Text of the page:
Tag Archives: development

Africa Can’t Leapfrog Industrialization without Infrastructure – Harvard Professor

The wide adoption of mobile phones in Africa, along with finance technologies like mobile banking and e-commerce, the use of drones to transport medical supplies,  the dramatic drop in the cost of solar energy and a lot more accomplishments in other sectors like energy, education, health, transportation, and agriculture points to the widespread adoption of new technologies across Africa.

The success of M-Pesa, a cell-phone-based mobile banking application with 30 million users across 10 countries, threatening to disrupt traditional banking systems around the world  has served as an inspiration to young Africans and has created remarkable technological enthusiasm on the continent.

These successes inevitably lead to talk about how Africa is “leapfrogging” more advanced economies. Leapfrogging, in this context, is when countries skip a step in development thanks to rapid innovation—from no phones to smartphones, for example. The mobile phone, in this context, has allowed African countries to avoid the heavy investments required to build fixed-line networks.

But Professor Calestous Juma of of the Practice of International Development at Harvard Kennedy School, faults this approach  in his recent paperLeapfrogging Progress, The Misplaced Promise of Africa’s Mobile Revolution. He said,

Overall, the mobile revolution has given hope to Africans that they too can be dynamic and innovative players in the global economy, transcending the continent’s current reliance on raw material exports. But while cases such as M-Pesa offer inspiration, the promise of leapfrogging remains largely unfulfilled.

Juma explains that the failure of the mobile revolution going on in Africa to stimulate industrial development in Africa is partly as a result the  assumption that Africa can leap into the service economy without first building basic infrastructure and a manufacturing base,  which he referred to as a faulty narrative.

Juma, a well-respected advocate for the role of entrepreneurship and technological innovation in Africa’s development, says that African policymakers should revisit their respective industrial policies as there is no shortcut to industrial development.

He points out that no advanced economy got where it is today by cutting corners and sidestepping (that is, leapfrogging) industrialization. He reminds us industrialization requires infrastructure and insists that leapfrogging is not the answer:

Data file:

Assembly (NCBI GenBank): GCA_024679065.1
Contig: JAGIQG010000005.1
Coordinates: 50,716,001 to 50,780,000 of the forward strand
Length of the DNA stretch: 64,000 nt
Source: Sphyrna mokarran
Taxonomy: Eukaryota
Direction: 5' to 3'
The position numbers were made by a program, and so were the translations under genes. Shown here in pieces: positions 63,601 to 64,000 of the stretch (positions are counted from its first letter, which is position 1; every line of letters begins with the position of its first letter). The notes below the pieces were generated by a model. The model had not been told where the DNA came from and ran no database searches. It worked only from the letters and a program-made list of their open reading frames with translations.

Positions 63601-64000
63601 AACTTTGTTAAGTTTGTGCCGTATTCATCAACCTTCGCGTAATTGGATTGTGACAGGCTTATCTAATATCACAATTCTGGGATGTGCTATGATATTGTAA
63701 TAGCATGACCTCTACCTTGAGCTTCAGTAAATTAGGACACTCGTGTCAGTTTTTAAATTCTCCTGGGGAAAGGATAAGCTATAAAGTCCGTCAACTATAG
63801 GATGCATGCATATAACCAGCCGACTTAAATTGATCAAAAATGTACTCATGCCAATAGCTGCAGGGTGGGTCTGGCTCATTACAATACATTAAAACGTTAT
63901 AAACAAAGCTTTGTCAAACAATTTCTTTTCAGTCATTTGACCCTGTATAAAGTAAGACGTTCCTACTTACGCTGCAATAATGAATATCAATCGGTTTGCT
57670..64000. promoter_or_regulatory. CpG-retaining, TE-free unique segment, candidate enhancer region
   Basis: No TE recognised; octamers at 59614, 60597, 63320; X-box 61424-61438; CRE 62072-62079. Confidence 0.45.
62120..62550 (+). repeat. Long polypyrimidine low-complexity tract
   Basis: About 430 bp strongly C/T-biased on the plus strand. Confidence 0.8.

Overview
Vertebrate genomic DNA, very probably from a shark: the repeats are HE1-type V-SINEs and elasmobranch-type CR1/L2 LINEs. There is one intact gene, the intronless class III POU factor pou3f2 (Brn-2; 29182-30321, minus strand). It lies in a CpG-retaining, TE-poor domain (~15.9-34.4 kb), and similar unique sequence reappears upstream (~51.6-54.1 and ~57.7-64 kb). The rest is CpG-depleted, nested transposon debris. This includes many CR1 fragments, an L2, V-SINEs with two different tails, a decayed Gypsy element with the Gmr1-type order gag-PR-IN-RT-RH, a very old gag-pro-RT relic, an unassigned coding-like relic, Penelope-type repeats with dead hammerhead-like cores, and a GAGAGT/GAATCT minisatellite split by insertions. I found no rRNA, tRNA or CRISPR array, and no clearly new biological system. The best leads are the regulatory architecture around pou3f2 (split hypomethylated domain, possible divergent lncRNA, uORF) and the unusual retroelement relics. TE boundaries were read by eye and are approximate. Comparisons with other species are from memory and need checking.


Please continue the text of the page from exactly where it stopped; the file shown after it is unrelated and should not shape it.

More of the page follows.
Infrastructure is both the backbone of the economy and the motherboard of technological innovation. African countries need adequate infrastructure to realize their full potential.

It is not too late for Africa to become a dynamic and entrepreneurial region driven by innovation. It is certainly right to keep its sights set on technological innovation as an essential driver of economic growth, and as the key to moving beyond the vagaries of commodity exports. But such innovation will depend on industrial development — and the infrastructure and technical capacity it enables — that cannot be leapfrogged.

Moving Africa from its current focus on raw material exports, value addition, and consuming technology to becoming a learning economy and technology producer, will require 21st-century industrial policy that supports continuous interactions among government, industry, and academia in open competitive and collaborative innovation ecosystems. Leapfrogging particular technologies, such as landlines, may in some cases be an option. But industrialization itself, and the innovation and development it generates, cannot be skipped over.

​How Africa Led the World in Science and Technology

“When Europeans first came to Africa, they considered the architecture very disorganized and thus primitive. It never occurred to them that the Africans might have been using a form of mathematics that they hadn’t even discovered yet.”

Africa has the world’s oldest record of human technological achievement: the oldest stone tools in the world and evidence for tool production by our hominin ancestors have been found in eastern Africa and across Sub-Saharan Africa respectively.

Despite notable African developments in medicine, mathematics, metallurgy and technology in the past, today Africa lags far behind other regions of the world and gives too little or no attention to science and technology.

Let’s take a look at some historic technological achievements in Africa:

Mathematics

Ancient Egyptian mathematicians had a grasp of the principles underlying the Pythagorean theorem. They were able to estimate the area of a circle by subtracting one-ninth from its diameter and squaring the result.

Timbuktu in Mali was a major centre of the sciences. All of the mathematical learning of the Islamic world during the medieval period was available and advanced by Timbuktu scholars: arithmetic, algebra, geometry, and trigonometry.

The binary numeral system which lead to the development of the digital computer was widely known through Africa before it was known throughout much of the world.

Astronomy

Egyptians were the first to develop a 365-day, 12-month calendar. It was a stellar calendar, created by observing the stars.

Even today, South Africa has cultivated a burgeoning astronomy community. It hosts the Southern African Large Telescope, the largest optical telescope in the southern hemisphere.